By David F. Rooney
City Council has approved a plan for dedicated bike lanes along Fourth Street East with parking removed from the north side of the street from Townley to the Illecillewaet Bridge, but only once “a qualified transportation engineer” has reviewed and okayed the plan.
Council voted to approve the lanes and the temporary, seasonal removal of parking along the north side of Fourth Street from April until October.
“Implementation of this recommendation will be subject to an engineering review by a qualified transportation engineer,” said a report to
Council from Planning Director John Guenther.
His report noted that some residents will need some time to adjust to the removal of parking as the rear lanes where they might otherwise be expected to park are often inadequate.
Enhancement Committee Chairwoman Toni Johnston said that, overall, three public meetings the committee held in June showed the public is, by and large, very supportive of the bike-lanes concept.
She said 85 per cent of the 70 people who visited an information table set up at Southside Market on June 23 supported trial bike lanes, 24 provided written letters and 21 completed questionnaires. A community group meeting on June 28 yielded broad approval of a trial period for the bike lanes and concerns about the loss of parking when back alley or “rear yard parking is challenging.” A lot of comment was also generated during a presentation about bike lanes held at the Village Idiot on June 2, Johnston said.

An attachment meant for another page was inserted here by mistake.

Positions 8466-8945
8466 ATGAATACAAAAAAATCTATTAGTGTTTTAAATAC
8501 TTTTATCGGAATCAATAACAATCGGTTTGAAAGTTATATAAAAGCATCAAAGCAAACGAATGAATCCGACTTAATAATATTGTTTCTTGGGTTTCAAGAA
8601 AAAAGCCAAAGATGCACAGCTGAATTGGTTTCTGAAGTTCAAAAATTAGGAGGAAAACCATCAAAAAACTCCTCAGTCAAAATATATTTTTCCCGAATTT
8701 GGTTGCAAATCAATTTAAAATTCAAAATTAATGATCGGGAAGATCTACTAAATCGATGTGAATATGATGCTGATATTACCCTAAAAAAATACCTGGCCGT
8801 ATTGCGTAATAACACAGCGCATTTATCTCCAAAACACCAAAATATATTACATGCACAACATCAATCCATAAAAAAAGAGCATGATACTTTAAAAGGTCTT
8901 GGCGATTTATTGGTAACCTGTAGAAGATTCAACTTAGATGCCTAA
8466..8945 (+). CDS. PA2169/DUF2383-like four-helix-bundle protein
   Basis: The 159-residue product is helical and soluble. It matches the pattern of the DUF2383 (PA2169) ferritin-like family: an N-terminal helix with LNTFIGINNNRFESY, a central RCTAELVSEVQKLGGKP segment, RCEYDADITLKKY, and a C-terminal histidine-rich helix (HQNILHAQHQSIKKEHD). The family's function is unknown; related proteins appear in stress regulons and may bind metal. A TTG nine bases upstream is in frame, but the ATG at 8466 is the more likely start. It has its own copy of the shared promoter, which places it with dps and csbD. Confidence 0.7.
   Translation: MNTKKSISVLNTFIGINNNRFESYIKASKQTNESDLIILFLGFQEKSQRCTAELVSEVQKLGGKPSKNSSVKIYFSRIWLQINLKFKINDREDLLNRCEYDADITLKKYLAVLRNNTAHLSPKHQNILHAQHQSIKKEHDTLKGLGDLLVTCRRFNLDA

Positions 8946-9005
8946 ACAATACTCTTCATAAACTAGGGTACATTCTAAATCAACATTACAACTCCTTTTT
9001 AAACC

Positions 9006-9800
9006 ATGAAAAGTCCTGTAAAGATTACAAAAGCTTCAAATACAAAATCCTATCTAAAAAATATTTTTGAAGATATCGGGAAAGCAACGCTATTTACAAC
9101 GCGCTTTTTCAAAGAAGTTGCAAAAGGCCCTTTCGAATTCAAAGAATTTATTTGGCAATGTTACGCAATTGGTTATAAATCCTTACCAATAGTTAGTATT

There was also concern about the CPR ‘Y’ at fourth and Victoria. Suggestions for that ranged from treating that intersection “as a dismount intersection with pedestrian traffic directed to cross at the south side and walk into the Fourth Street corridor.
But public support for the bike lanes has not been universal.
Starting last week week symbols for the bike lanes were painted on Douglas, Charles and Third Streets, but there have already been several complaints from motorists about cyclists they claim seem to think the symbols mean they have the right of way to ride down the centre of the lanes.
“We have to educate cyclists that they do not own the roads,” said Councillor Gary Starling.
His colleague, Steve Bender, went even further and questioned the wisdom of creating bike lanes in the first place. He said there are plenty of claims about bike lanes’ value to gto everything from tourism to safety but he doubts whether they are true.
“Is it just a warm and fuzzy thing to do?” he asked. “We have had no deaths in the last ten years but we’ve had a thousand close calls. You don’t see dedicated bike lanes in Europe and they’re not complaining. Nobody’s likely to believe this but I’m not anti-cyclist.”
He said he’d like some sober thought applied to the issue.
Councillor Phil Welock said more enforcement of traffic laws will likely force most cyclists to pay attention to what they are doing on the roads. Too many act as though the rules and the common courtesies of the road don’t apply to them. Many still refuse to wear helmets, drive on the wrong side of the road, blow through stop signs and pass cars and trucks on the inside of corners. Cyclists like that are accidents waiting to happen.
The bike lanes are not being established with local taxpayers’ money. This project is financed using Tourism Infrastructure Project money administered by the Revelstoke Accommodation Association.